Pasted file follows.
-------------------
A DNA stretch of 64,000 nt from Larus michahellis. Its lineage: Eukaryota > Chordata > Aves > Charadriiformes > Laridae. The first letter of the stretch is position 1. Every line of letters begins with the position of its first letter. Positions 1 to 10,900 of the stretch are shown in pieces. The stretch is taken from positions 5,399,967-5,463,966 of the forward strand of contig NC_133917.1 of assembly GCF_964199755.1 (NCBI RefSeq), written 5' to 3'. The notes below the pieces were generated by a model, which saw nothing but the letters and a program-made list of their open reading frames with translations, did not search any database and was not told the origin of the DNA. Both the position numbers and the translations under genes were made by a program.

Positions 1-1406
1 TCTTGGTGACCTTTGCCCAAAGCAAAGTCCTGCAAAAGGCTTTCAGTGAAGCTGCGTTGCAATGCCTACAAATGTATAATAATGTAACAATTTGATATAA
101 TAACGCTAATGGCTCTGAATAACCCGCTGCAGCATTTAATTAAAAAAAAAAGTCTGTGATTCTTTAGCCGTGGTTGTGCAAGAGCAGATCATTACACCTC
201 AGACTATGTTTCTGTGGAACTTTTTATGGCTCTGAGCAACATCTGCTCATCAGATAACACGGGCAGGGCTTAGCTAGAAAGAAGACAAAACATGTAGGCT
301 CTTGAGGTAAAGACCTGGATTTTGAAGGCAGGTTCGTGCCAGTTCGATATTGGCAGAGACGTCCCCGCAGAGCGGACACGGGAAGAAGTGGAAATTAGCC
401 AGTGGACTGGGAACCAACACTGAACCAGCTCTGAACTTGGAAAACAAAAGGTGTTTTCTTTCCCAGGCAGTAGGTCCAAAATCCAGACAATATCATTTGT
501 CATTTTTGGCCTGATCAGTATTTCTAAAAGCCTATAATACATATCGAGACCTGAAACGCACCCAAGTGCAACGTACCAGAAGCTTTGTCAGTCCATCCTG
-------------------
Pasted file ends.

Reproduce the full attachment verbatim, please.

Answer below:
A DNA stretch of 64,000 nt from Larus michahellis. Its lineage: Eukaryota > Chordata > Aves > Charadriiformes > Laridae. The first letter of the stretch is position 1. Every line of letters begins with the position of its first letter. Positions 1 to 10,900 of the stretch are shown in pieces. The stretch is taken from positions 5,399,967-5,463,966 of the forward strand of contig NC_133917.1 of assembly GCF_964199755.1 (NCBI RefSeq), written 5' to 3'. The notes below the pieces were generated by a model, which saw nothing but the letters and a program-made list of their open reading frames with translations, did not search any database and was not told the origin of the DNA. Both the position numbers and the translations under genes were made by a program.

Positions 1-1406
1 TCTTGGTGACCTTTGCCCAAAGCAAAGTCCTGCAAAAGGCTTTCAGTGAAGCTGCGTTGCAATGCCTACAAATGTATAATAATGTAACAATTTGATATAA
101 TAACGCTAATGGCTCTGAATAACCCGCTGCAGCATTTAATTAAAAAAAAAAGTCTGTGATTCTTTAGCCGTGGTTGTGCAAGAGCAGATCATTACACCTC
201 AGACTATGTTTCTGTGGAACTTTTTATGGCTCTGAGCAACATCTGCTCATCAGATAACACGGGCAGGGCTTAGCTAGAAAGAAGACAAAACATGTAGGCT
301 CTTGAGGTAAAGACCTGGATTTTGAAGGCAGGTTCGTGCCAGTTCGATATTGGCAGAGACGTCCCCGCAGAGCGGACACGGGAAGAAGTGGAAATTAGCC
401 AGTGGACTGGGAACCAACACTGAACCAGCTCTGAACTTGGAAAACAAAAGGTGTTTTCTTTCCCAGGCAGTAGGTCCAAAATCCAGACAATATCATTTGT
501 CATTTTTGGCCTGATCAGTATTTCTAAAAGCCTATAATACATATCGAGACCTGAAACGCACCCAAGTGCAACGTACCAGAAGCTTTGTCAGTCCATCCTG